Then in 1988 came Millers – freshly roasted on an Otto Swadlo 3kg Roaster, with the id of the espresso machine.

As more successful cafe owners took control of roasting their own coffee, their understanding and confidence grew and the new players who secured a brand of espresso machine were able to identify their machine with their particular brand of coffee and attract new customers keen to be a part of this new phenomena.

Along with the high standard of espresso machine know-how, came a desire to continue sourcing a high standard of green beans.

Combined with concientious roasting, New Zealand has created much mana around the humble cup of coffee. We have become world leaders in setting a consistently high standard.

Millers coffee has been able to make a valuable contribution to this standard and continues to do so by encouraging many who have wanted to take part in helping shape this important industry.





30% 40% 30%

From day one, our green blend of Arabica beans have been sourced from the same three countries – Papua New Guinea, Colombia and Kenya.

The blend has never changed. There has been no reason to alter it. We have had the continuity of supply and have avoided blending on price.

Papua New Guinea: Sigri A 40%

This country is a more recent producer. Coffee was first grown commercially in the early 1950′s but only in more recent years has it appeared on the world market where its popularity has grown fast.

coffee tree sketch Sigri Coffee Estate is known for its excellence. Situated in the 40 mile long Wahgi valley in the eastern highlands province the coffee is a 100% high grown washed Arabica.

The estate is highly regarded for its programmes of sustainability both in regards to the husbandry and care of the plants and also to the community that it serves. The people who work for the company are offered health care and education.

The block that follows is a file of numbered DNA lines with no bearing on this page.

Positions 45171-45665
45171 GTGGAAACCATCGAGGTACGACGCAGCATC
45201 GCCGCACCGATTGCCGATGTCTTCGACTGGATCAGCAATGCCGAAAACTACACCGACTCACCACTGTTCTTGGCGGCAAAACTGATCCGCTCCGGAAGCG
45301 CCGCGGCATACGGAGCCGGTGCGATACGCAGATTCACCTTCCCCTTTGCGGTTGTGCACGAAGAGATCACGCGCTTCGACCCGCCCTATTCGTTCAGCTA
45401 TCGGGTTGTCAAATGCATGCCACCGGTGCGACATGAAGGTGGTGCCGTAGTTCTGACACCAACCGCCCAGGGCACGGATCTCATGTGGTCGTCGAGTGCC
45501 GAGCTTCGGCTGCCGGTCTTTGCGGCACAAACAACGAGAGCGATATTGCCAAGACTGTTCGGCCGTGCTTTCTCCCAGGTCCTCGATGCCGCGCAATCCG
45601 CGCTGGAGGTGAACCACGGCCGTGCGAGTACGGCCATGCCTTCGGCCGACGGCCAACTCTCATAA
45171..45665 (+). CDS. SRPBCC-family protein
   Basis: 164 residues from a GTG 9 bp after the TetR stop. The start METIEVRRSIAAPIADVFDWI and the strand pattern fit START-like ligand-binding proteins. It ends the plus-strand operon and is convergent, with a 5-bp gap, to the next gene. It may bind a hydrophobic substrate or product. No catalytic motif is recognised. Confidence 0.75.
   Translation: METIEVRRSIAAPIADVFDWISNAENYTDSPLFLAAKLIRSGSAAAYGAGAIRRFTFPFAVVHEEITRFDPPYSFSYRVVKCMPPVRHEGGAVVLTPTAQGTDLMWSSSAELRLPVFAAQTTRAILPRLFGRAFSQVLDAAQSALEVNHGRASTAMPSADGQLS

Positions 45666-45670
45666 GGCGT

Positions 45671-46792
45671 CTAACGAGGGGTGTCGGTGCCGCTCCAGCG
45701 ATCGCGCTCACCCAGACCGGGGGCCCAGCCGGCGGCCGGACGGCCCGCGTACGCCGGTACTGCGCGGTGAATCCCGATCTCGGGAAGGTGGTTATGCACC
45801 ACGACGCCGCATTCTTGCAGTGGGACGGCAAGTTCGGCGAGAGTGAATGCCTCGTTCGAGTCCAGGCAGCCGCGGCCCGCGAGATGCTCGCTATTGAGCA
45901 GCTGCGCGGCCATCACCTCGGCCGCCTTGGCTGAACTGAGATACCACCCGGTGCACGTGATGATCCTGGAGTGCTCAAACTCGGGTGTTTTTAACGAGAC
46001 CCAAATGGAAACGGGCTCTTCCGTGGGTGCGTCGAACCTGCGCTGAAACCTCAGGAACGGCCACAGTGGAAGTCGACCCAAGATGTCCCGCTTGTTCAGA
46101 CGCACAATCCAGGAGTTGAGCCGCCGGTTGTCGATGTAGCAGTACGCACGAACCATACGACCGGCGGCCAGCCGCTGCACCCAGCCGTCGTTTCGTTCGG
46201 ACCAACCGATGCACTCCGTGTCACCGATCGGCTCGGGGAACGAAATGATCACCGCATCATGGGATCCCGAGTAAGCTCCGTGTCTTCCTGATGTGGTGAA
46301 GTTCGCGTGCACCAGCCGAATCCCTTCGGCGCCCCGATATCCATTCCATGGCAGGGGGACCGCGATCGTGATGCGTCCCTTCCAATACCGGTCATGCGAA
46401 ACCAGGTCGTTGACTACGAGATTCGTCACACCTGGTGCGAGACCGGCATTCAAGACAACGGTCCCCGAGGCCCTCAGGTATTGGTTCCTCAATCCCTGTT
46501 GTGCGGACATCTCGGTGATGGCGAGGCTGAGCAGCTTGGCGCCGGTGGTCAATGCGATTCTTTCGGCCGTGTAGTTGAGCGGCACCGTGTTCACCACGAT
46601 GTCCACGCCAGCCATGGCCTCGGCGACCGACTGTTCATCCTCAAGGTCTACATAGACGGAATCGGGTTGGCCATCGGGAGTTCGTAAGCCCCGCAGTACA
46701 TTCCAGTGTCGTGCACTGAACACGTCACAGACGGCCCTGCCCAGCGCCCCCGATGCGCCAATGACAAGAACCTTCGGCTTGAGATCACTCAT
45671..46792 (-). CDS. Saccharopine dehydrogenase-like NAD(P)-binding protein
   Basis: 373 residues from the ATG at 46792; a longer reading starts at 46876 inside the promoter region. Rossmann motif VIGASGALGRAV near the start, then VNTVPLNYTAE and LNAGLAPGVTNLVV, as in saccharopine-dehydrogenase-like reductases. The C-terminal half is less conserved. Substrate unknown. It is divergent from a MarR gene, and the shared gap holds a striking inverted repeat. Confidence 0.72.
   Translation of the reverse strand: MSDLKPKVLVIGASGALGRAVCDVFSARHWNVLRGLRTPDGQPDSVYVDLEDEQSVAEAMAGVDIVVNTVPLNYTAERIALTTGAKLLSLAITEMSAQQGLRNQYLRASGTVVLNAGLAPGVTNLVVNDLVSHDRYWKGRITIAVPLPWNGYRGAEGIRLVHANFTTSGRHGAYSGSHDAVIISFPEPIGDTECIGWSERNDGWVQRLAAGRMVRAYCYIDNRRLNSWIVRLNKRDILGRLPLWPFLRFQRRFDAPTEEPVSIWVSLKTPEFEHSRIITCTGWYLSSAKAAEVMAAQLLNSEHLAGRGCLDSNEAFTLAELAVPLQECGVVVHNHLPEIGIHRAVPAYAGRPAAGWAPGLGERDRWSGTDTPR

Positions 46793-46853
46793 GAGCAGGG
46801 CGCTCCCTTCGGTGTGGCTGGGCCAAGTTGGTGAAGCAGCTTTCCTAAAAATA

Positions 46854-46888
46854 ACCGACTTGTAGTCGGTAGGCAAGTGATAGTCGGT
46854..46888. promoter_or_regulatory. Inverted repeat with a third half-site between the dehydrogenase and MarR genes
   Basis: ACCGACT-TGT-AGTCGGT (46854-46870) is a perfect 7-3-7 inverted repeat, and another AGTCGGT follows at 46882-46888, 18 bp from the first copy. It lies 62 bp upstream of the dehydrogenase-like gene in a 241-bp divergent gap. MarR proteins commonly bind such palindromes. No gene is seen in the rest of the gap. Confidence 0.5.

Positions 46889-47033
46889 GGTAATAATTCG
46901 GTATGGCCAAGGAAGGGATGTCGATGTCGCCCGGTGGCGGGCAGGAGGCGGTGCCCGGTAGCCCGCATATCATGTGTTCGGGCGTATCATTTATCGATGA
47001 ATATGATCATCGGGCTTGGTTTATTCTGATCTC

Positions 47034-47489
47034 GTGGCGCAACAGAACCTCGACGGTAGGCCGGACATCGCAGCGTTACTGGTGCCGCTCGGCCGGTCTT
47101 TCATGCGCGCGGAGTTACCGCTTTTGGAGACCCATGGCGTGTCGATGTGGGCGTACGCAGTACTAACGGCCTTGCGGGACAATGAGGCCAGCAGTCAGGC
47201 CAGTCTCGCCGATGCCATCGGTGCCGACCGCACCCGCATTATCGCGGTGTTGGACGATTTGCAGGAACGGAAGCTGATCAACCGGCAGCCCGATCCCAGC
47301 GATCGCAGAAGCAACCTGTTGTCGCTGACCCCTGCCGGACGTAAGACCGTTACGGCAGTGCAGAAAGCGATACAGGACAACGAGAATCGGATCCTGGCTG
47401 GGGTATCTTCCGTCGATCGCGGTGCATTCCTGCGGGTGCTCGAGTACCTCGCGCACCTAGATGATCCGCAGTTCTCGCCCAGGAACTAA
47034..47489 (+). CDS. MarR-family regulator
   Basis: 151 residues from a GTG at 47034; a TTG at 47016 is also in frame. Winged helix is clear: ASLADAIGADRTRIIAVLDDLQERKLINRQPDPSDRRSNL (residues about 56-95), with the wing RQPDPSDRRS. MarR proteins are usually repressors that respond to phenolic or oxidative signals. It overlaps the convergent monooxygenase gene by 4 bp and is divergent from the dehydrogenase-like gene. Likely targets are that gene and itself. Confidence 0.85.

The fine quality coffee has balanced acidity, is full bodied with a rich smooth flavour and makes up 40% of our blend.

Colombian: Medellin Excelso 30%

Medellin is in the central mountain range of Colombia’s coffee growing region. It is the most famous and like most of their coffee is grown on small plantations. It is carefully picked, wet processed and graded.

Excelso is a combination of grades ‘supremo’ and ‘extra’, has a beautiful flavour, a fragrant aroma and a fine balanced acidity.

Kenya: AA 30%

The main growing area in Kenya stretches south from the slopes of Mount Kenya almost to the capital Nairobi. The deep fertile volcanic soil, combined with ideal temperatures and rainfall produce one of the worlds finest coffees.

‘AA’ is the grade which commands the highest prices at the weekly auctions during the season and is the finest quality. It is a full bodied coffee with excellent flavour and fine acidity.

Millers Coffee is a taste. Fresh tastes best. We roast together a green blend of three different origins. Sigria, Medellin Excelso, and Kenya AA.

This blend produces a coffee that has a clean distinctive flavour and aroma.

The degree of roast is dark but with no oil on the surface of the beans. The roasted beans are designed to be used primarily in the espresso machine and will produce a full strong flavour without any bitterness. How amazing to see virtually odourless green beans spring into life when roasted.

The Petroncini 30kg drum roaster has been the focus of the roasting room at Cross St. for around 14 years. At around 215ºC each roast takes approximately 20mins and during that time a moisture loss of around 20% occurs. Once roasted the coffee is packed and usually dispatched on the same day. The staling process has already begun.